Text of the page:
Horowitz, Anthony. Scorpia Rising.
Alex is back at school, settling into a calm routine, which is shattered when he is targeted in his classroom by a sniper. He and Jack are whisked away to Cairo. Of course, we don't even see Alex until page 100! Before that, we are made aware of a plot to get the Elgin Marbles back to Greece; of course, Scorpia is involved. We also find out that the evil clone of Alex is back.
Oh, I can't go on. Read very complete reviews at The Book Zone or Fiction Addict. I just want to cry, because I miss Alex already. Really? He's just going on with his life now? What about the trauma of this mission? And did I miss the more in-depth discussion of his parents' and uncle's involvement in the spy world? I've been waiting for some more introspective searching from Alex, and I still feel that he is an enigma. Ah, Alex, we hardly knew ye. *Sob*
Barrett, Tracey. King of Ithaka.
Telemachos, son of Odysseus, can no longer stand that his father has been gone his whole life. The neighbors who want to marry his mother Penelopeia are becoming increasingly annoying, and Ithaka needs a king. He consults the oracle, "Daisy", and gets a cryptic response, but it's enough to send him off with his two best friends, Brax, a centaur, and Poly, to get more answers. Their voyages take them to see King Nestor and King Menelaus, as well as involving them in lots of adventures along the way. They return to Ithaka without answers, but Odysseus (as we all know) shows up. How will Telemachos deal with this?
Strengths: Did NOT see this ending coming, and it was awesome. I love it when I can't predict how a book will end. This is such a great twist, and the descriptions of everyday life in ancient Greece, as well as the adventures, are great. This will be very popular with my students.
Weaknesses: The inclusion of a centaur character confused me a bit, because the people in the story of Odysseus always seemed so real to me. Also, as a Latin teacher who couldn't find a job, I think that Barrett's dedication ("For my parents, who said "Wonderful!" and not "How do you expect to make a living at that?" when I declared a major in classics.") is just cruel. Cruel.
DeVillers, Julia and Roy, Jennifer. Times Squared.
Payton and Emma are back. This time, two separate school groups are going to New York City-- Emma and the Mathletes, and Payton and the drama club. Complications ensue when Payton's archnemesis from summer camp, Ashlynn, shows up at the workshop Payton is taking and continues her mind games. Emma finds herself once again in contention with Jazmin. The third book in this series (Trading Faces and Take Two) will be just as successful as the others. The covers are so cute!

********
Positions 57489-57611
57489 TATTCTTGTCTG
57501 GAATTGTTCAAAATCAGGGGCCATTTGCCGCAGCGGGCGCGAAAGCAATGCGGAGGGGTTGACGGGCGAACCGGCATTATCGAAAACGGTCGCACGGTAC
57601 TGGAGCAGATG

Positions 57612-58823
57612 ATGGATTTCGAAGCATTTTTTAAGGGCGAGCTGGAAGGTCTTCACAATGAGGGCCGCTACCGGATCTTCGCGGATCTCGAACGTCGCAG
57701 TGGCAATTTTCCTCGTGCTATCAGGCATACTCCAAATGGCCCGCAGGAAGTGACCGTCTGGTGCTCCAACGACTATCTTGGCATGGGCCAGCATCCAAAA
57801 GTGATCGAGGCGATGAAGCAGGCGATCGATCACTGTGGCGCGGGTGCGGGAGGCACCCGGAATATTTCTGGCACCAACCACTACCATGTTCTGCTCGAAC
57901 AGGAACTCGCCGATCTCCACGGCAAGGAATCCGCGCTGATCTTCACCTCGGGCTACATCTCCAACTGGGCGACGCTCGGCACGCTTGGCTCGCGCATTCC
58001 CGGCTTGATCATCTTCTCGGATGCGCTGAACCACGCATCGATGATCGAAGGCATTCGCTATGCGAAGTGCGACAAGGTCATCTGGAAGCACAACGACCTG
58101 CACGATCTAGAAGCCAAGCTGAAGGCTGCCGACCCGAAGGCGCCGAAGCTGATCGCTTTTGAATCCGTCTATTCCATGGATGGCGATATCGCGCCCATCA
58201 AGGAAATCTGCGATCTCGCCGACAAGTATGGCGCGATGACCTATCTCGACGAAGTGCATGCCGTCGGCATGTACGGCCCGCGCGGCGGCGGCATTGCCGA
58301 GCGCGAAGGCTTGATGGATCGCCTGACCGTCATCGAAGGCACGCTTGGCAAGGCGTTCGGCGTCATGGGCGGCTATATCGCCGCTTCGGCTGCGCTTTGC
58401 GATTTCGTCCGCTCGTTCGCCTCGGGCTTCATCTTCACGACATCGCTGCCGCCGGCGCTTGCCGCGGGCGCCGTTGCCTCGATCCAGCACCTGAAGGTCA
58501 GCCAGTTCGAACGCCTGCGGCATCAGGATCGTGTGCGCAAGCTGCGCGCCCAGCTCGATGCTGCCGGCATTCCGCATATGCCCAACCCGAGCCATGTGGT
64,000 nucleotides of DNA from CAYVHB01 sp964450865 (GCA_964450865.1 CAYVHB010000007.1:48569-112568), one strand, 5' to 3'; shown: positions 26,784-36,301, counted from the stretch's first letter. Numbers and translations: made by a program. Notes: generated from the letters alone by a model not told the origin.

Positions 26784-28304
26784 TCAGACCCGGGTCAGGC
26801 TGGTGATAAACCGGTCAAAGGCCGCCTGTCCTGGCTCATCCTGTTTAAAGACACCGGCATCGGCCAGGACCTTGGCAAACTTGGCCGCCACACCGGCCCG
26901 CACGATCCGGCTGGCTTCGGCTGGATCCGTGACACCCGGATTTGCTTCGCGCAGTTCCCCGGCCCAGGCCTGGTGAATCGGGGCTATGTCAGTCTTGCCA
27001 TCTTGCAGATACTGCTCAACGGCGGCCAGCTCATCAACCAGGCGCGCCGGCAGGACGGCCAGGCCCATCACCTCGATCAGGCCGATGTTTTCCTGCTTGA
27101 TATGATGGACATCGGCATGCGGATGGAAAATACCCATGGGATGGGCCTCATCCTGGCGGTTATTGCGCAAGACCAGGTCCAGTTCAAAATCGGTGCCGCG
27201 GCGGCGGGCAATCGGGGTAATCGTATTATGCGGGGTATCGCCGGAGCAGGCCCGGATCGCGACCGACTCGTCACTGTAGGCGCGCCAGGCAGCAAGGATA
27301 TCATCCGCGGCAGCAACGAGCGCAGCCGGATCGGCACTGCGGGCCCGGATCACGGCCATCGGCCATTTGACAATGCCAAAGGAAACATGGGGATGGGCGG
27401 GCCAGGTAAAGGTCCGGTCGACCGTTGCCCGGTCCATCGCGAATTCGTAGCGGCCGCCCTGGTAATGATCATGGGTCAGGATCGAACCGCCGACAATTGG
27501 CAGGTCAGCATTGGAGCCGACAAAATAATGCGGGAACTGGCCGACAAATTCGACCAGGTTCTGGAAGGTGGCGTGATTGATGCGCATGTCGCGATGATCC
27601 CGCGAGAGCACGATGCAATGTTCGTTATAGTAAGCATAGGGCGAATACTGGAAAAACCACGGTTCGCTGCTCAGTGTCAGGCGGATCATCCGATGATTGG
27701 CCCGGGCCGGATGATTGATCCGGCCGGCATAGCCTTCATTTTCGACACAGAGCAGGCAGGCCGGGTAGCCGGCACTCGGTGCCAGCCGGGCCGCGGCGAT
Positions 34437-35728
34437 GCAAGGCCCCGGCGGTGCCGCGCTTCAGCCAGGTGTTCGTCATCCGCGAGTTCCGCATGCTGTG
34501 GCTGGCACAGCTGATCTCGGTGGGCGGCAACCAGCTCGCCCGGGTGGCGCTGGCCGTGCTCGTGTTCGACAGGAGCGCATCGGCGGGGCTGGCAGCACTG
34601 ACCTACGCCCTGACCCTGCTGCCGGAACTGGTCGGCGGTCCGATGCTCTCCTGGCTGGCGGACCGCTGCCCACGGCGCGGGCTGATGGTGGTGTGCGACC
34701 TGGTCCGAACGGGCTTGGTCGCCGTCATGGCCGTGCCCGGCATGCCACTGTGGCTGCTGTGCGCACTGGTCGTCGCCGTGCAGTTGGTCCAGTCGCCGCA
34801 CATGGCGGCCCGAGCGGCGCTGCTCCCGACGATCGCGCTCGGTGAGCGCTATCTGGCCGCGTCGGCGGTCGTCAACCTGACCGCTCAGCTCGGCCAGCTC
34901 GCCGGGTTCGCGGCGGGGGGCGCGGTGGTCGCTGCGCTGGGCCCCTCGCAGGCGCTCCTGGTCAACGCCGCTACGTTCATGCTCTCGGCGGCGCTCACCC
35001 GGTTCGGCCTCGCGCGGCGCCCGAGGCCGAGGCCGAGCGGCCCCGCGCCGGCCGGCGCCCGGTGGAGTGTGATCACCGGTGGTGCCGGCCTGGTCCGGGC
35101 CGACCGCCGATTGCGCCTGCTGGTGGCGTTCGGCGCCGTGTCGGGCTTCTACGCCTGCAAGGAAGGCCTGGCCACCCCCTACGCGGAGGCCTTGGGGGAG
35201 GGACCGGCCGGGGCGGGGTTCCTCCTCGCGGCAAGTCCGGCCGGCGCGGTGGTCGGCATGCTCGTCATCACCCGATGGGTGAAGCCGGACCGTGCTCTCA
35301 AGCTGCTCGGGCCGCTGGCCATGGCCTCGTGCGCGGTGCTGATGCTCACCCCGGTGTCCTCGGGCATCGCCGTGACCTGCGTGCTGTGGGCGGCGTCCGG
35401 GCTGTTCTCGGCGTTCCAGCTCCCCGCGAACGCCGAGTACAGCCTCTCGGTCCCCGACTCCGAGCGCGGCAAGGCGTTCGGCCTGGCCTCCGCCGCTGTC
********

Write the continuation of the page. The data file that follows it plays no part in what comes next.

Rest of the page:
Strengths: I was able to tell the girls apart a little better this time, and the NYC setting is always fun.
Weaknesses: The girls are becoming a little stereotypical. I was hoping for some more thought provoking twin drama.
Mull, Brandon. A World Without Heroes.
What? No maps or list of characters (named things like Ferrin, Galloran and Capernum)? As it is, the book is only 454 pages, so there would have been room. Sigh. This sent me over the edge of my fantasy limits, I'm afraid, but my students who read Fablehaven (had to buy another copy of the first book) will rip it out of my hands today.
From the Publisher: "Fourteen-year-old Jason Walker is transported to a strange world called Lyrian, where he joins Rachel and a few rebels to piece together the Word that can destroy the malicious wizard emperor, Surroth."
Most people are liking this. Listen to them.
Emily's Reading Room
It's All About Books
And yes, I'm guilty of bogarting several titles from the new shipment. Perhaps I shouldn't use that term, since it has drug connotations, apparently. But really, it is the perfect verb in this instance. I'm off to sob silently in front of the Horowitz shelf, now. Maybe place some flowers.